Here are some business collocations.
These collocations are used for specific situations in business.
open an account -> Would you like to open an account at our bank?
forgive a debt -> Do you think the bank would forgive a debt?
land a deal -> We landed a deal worth $3 million.
receive a discount -> If you buy three computers you'll receive a discount.
You can find more collocation examples and exercises to practice collocations by using the categories below.

Verb Collocations

These sheets provide a matching game with some of the most common verb + noun collocations used in everyday situations. Here are some examples of the types of verb collocations you will learn:
to feel free
to come prepared
to save time
to find a replacement
to make progress
to do the washing up

Business Collocations

These collocation sheets provide common collocations used in business and work settings. There are a number of forms including adjectives, nouns and other verbs that combine with these key words. Each sheet includes a number of collocation examples to illustrate usage. Here are some of the collocation examples you will find on these pages:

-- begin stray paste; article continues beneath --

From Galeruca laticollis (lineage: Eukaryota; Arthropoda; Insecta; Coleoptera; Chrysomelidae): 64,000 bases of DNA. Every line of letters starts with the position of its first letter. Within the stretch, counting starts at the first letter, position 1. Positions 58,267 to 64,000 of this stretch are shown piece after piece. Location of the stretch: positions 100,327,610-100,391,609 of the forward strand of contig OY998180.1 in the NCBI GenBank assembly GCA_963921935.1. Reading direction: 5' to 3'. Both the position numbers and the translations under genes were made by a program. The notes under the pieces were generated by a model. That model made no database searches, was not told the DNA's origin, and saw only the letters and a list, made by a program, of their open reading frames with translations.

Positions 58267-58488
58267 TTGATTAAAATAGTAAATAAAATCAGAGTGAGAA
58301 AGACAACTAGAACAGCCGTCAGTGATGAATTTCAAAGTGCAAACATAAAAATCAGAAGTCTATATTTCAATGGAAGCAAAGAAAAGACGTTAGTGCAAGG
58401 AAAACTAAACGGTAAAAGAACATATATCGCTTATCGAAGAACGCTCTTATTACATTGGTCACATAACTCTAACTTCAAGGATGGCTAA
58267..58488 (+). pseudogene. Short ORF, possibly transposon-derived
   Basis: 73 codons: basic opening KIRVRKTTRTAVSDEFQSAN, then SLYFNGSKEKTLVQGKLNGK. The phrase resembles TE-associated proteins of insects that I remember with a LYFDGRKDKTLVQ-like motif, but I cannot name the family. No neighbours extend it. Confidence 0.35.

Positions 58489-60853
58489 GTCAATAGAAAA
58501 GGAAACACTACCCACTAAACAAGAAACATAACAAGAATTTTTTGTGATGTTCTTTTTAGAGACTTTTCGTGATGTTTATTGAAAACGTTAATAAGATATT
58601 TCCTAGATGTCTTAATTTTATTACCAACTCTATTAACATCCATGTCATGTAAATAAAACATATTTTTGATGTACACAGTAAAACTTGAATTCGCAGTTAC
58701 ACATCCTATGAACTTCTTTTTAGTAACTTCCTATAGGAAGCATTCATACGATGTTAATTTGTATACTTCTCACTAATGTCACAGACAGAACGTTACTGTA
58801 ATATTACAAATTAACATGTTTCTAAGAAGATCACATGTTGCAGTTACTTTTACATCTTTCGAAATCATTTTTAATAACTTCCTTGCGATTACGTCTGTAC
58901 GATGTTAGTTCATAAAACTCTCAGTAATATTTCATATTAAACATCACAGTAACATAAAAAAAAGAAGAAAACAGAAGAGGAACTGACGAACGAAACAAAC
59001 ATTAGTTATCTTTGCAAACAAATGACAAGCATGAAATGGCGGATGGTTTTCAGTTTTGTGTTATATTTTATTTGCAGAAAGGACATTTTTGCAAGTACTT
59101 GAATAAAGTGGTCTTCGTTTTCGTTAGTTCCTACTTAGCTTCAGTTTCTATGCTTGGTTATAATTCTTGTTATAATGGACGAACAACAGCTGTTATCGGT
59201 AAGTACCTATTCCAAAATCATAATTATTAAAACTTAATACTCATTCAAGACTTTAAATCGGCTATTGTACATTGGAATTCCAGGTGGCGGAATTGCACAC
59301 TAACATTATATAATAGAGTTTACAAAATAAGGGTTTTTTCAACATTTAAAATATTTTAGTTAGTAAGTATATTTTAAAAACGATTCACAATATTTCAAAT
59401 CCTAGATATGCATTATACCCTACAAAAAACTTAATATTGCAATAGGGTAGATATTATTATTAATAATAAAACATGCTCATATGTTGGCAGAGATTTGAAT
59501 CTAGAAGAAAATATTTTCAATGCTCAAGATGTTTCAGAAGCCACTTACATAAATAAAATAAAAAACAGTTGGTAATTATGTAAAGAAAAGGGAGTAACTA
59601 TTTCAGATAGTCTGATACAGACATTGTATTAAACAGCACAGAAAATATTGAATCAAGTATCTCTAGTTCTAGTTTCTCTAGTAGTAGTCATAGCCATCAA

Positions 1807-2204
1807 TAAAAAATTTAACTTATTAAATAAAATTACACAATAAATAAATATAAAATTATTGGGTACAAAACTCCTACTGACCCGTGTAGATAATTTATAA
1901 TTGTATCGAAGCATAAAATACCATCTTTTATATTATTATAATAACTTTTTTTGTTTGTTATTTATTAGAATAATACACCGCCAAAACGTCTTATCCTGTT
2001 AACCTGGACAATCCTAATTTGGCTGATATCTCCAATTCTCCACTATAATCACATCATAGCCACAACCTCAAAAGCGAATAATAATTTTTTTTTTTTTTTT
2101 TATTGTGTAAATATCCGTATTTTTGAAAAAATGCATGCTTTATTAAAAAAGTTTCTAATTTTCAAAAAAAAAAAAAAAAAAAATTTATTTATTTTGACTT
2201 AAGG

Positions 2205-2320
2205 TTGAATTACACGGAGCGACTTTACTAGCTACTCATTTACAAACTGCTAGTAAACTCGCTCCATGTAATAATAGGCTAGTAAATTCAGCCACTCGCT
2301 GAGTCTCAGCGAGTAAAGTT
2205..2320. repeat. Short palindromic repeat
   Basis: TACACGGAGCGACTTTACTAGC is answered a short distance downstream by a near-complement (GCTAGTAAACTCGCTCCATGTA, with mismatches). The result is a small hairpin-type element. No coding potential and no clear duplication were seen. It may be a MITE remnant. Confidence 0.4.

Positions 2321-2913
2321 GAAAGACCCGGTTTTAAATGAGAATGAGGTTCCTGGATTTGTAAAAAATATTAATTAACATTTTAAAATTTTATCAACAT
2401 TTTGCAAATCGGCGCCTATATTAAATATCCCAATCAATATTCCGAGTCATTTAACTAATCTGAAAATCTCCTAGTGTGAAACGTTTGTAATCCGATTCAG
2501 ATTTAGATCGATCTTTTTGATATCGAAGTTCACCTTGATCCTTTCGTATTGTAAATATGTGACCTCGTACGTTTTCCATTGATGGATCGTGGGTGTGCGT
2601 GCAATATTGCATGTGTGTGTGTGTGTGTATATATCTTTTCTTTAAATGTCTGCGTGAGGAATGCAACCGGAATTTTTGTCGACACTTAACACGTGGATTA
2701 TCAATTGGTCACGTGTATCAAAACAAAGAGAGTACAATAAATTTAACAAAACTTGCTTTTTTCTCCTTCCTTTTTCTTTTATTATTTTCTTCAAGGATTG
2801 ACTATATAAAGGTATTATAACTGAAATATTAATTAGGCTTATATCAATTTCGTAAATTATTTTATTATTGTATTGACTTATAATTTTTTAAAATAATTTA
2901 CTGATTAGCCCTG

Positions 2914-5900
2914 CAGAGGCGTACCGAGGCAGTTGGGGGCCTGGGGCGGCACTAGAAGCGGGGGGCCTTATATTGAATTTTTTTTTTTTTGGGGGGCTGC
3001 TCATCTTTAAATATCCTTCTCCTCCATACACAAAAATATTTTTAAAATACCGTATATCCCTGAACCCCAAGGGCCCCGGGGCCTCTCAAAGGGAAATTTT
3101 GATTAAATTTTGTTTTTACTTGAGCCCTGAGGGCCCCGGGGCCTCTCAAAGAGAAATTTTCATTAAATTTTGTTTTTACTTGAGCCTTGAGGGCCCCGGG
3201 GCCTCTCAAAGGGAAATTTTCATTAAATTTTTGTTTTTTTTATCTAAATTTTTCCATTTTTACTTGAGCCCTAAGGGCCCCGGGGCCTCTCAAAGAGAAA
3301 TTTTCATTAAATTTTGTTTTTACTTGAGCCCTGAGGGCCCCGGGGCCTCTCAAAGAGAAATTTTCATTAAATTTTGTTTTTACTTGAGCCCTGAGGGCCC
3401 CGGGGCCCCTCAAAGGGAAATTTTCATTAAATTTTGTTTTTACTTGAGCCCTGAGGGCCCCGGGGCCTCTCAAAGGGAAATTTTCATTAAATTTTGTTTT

to key in a PIN
to deposit a check
hard-earned money
protection money
counterfeit money

Common Expressions

Collocations are often used as short expressions to describe how someone feels about a situation. In this case, collocations can be used in the adjective form, or also as emphatic expressions using an intensifier and a verb. Here are a few examples using some of these collocation examples:
We'd like to positively encourage you to buy this stock.
I deeply regret the loss of your loved one.
Tom's in an utter fury over the misunderstanding with his wife.
He went to a great length to explain the situation.
And so on…

Why are Collocations Important?

There is an entire world of collocations to explore. Learning collocations is important because you begin to learn words in larger groups or 'chunks' of language. Putting together these chunks of language leads to more fluent English.

So, Happy studying Folks!!!